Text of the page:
As in our previous research (e.g., Fink et al., 2009; Fink et al., 2010), each train of scans (for each trial; see Fig. 1) was treated as a single run. The onset of each stimulus presentation was convolved with the canonical form of the hemodynamic response function. Linear t-contrasts were computed. The analysis for the entire group was performed by computing linear t-contrasts between the two experimental conditions (AU > CU, CU > AU) for each participant individually; these contrasts were then entered into a random-effects one-sample t test. All reported activations were family-wise-error corrected for multiple comparisons at the cluster level (p ≤ .01; initially uncorrected threshold values at the voxel level: p < .0001, k > 30 voxels); only activation clusters exceeding a spatial extent threshold of 30 voxels are presented.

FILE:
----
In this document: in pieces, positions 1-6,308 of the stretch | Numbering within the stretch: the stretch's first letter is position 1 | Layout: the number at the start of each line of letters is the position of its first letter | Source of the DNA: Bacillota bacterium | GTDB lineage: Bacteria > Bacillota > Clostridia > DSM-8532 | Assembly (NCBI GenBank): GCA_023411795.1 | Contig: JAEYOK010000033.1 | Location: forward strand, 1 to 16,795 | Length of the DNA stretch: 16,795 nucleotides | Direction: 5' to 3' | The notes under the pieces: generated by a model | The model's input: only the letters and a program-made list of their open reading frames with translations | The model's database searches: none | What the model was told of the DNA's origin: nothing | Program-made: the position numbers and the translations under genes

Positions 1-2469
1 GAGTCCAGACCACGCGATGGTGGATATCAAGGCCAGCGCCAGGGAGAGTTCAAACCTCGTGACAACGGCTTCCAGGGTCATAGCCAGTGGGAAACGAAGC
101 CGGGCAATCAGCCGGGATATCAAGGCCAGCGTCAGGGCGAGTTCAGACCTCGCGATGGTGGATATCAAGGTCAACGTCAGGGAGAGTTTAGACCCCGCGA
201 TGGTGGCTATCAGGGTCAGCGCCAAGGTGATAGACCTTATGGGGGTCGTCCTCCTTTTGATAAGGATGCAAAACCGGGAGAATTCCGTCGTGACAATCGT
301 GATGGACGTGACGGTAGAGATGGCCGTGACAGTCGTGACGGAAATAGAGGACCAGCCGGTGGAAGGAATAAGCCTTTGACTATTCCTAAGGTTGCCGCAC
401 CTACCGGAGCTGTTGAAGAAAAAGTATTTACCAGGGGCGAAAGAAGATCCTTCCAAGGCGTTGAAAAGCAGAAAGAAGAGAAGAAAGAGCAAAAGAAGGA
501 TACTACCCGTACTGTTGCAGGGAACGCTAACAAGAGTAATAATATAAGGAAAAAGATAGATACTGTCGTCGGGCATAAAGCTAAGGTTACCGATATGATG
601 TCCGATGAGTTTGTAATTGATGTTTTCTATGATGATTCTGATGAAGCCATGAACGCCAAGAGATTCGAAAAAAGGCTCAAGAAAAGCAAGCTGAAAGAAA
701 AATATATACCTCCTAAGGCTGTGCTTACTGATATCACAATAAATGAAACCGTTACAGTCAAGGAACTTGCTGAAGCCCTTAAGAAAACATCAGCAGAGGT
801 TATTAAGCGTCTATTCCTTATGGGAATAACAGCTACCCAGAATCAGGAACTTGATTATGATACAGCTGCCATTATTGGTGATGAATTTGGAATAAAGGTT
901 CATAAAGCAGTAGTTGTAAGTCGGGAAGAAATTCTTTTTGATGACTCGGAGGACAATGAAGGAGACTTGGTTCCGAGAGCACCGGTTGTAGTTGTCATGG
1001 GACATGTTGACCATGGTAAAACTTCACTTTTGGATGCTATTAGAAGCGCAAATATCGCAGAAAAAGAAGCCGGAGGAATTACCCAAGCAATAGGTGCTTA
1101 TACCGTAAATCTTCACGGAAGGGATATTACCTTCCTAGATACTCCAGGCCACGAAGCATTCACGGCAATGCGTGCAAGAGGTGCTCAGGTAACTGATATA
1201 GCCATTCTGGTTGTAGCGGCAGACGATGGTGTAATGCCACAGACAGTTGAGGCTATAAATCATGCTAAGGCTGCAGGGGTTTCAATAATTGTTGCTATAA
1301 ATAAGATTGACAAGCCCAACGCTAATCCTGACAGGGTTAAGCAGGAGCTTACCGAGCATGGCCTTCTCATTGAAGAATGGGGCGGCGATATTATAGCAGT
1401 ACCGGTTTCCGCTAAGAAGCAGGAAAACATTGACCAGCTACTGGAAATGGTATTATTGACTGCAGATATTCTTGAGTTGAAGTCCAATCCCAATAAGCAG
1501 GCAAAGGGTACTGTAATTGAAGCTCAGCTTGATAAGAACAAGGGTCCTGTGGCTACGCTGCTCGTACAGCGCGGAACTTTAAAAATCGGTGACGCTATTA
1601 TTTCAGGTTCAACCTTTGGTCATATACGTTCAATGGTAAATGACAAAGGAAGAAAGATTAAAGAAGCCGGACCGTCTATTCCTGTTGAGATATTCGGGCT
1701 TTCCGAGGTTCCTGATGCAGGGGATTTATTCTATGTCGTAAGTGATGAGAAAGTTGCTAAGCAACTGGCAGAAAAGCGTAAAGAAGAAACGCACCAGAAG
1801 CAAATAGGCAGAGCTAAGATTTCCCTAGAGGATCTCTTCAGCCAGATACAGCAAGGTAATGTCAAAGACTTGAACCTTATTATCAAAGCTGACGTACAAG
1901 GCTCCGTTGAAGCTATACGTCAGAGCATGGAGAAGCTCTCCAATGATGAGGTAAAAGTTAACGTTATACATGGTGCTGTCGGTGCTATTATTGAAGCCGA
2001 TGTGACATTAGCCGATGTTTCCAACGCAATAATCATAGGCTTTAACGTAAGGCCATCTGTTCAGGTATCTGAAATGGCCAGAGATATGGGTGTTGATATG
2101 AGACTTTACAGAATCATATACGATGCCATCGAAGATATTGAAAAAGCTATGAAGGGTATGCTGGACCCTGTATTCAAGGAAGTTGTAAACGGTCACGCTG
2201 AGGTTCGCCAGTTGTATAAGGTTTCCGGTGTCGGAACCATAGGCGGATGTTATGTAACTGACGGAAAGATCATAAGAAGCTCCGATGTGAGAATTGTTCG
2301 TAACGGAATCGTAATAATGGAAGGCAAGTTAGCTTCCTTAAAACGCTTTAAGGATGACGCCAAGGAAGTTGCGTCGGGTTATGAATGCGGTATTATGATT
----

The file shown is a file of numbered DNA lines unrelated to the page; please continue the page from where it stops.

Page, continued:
In the next step, we extracted percentages of signal change (for both task conditions) for those brain regions that were significantly activated in the AU-versus-CU contrasts (using the SPM toolbox MarsBaR; Brett, Anton, Valabregue, & Poline, 2002). Thereby, we were able to examine whether the observed activation differences between the experimental conditions were due to differences in activation or deactivation relative to baseline. Signal changes in these regions of interest (ROIs) were then analyzed for differences between the low- and high-schizotypy groups.

Results

FMRI results

General activation patterns during the generation of alternative uses (AU) versus common uses (CU)